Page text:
will, because it's not really a case where demand has shot up all of that dramatically to explain and justify this rise in crude prices.

You have a lot of producers in countries sitting on huge pockets of oil that are wary of producing more because they remember what happened in the

early stages of the COVID pandemic.

So these supply constraints are pushing oil prices higher, and I think that is going to be a continued problem for consumers that are dealing with

higher prices at the pump and to heat their homes, but it should be great news for any investors in big energy stocks, your Exxon-Mobil's and

Chevron's of the world, as well as all the oil services companies that help these big oil giants drill and give them the equipment for their rigs and

what have you.


KOSIK: Just curious what your thought is about this, what the next real catalyst is for Wall Street? Do you think the concern more is about the

debt ceiling or the next earnings season coming up?

LA MONICA: Yes, I think the debt ceiling concerns have abated a little bit. There still, obviously their earnings are going to be key, and don't

forget also, President Biden, the clock is ticking. Is Joe Biden going to announce that Jerome Powell will get a second term or that he is going to

nominate him for a second term as Fed Chair? Or does he decide to go with another person? That I think is going to be a very important question that

Wall Street will be watching extremely closely.

KOSIK: And that's not something we necessarily talk about all the time. I'm glad you made that point, Paul. All right, thanks for your great

perspective, Paul La Monica.

A debt crisis in China's property sector spreading beyond the troubled Evergrande, luxury homebuilder, Fantasia has failed to make a bond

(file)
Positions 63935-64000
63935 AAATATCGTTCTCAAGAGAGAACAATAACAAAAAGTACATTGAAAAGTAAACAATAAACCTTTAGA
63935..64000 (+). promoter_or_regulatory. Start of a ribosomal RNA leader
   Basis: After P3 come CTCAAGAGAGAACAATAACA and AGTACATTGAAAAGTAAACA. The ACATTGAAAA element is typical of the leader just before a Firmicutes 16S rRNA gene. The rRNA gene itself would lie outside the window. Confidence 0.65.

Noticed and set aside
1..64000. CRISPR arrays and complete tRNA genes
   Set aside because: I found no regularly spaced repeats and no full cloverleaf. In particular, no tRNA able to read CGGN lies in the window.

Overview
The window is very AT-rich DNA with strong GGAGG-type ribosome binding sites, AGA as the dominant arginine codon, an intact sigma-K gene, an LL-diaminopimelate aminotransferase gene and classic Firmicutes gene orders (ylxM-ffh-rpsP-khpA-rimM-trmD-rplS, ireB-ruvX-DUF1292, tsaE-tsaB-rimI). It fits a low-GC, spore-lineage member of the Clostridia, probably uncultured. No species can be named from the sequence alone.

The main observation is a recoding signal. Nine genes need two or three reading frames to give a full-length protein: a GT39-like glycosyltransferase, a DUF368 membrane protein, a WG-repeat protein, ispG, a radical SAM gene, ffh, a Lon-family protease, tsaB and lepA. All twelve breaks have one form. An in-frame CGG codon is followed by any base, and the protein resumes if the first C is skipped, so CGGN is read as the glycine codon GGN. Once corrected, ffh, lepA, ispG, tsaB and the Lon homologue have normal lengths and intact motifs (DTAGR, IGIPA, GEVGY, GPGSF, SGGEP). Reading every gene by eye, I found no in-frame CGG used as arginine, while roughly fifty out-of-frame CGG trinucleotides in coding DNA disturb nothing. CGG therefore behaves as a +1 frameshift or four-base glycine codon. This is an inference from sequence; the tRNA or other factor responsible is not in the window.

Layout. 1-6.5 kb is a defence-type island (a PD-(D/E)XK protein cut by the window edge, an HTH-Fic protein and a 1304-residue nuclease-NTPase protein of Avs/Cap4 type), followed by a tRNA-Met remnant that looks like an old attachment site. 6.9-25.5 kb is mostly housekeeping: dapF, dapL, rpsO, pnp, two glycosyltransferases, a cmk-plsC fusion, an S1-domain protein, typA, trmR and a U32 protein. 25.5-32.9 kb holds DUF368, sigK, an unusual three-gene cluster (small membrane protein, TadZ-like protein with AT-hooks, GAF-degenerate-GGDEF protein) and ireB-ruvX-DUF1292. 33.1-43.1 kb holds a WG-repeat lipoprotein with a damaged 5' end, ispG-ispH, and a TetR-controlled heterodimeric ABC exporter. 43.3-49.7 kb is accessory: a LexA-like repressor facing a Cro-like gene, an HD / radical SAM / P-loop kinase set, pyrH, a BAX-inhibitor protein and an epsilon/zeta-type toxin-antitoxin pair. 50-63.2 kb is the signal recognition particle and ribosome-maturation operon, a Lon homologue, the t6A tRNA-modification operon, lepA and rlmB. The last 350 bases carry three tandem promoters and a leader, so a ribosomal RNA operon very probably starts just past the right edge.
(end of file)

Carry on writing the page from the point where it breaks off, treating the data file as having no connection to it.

repayment and Cynic Holdings says some of its subsidiaries missed interest payments.

Clare Sebastian has all of the details. So Clare, is this it? Is this the contagion that everybody has been concerned about?

CLARE SEBASTIAN, CNN BUSINESS CORRESPONDENT: Yes, Alison, I think partly it is. Certainly, I think contagion can lead to a loss of confidence among

lenders for these property companies. But I think more than that, this is about the fact that all of these property companies are facing the same

sort of external issues, the forced de-leveraging by Beijing that came into force last year, that's forcing these companies to use up the cash they

have on hand for deleveraging.

And then at the same time, they're not able to make as many sales as they were before because we're seeing a sustained slowdown in the Chinese

property sector. That is sort of a secular issue outside of this.

Fantasia, I will point out, a much, much smaller company than Evergrande. Its revenues in the first half of the year were about one-twentieth of

Evergrande's, so not sort of a significant contagion risk for that company. But they are in perhaps a worse situation than Evergrande. They're now --

they've now been downgraded just today by Fitch and by S&P to selective default or restricted default, because of missed payments on -- well,

actually they've missed not even an interest payment, but a principal payment on a bond. So that puts them in essentially a default because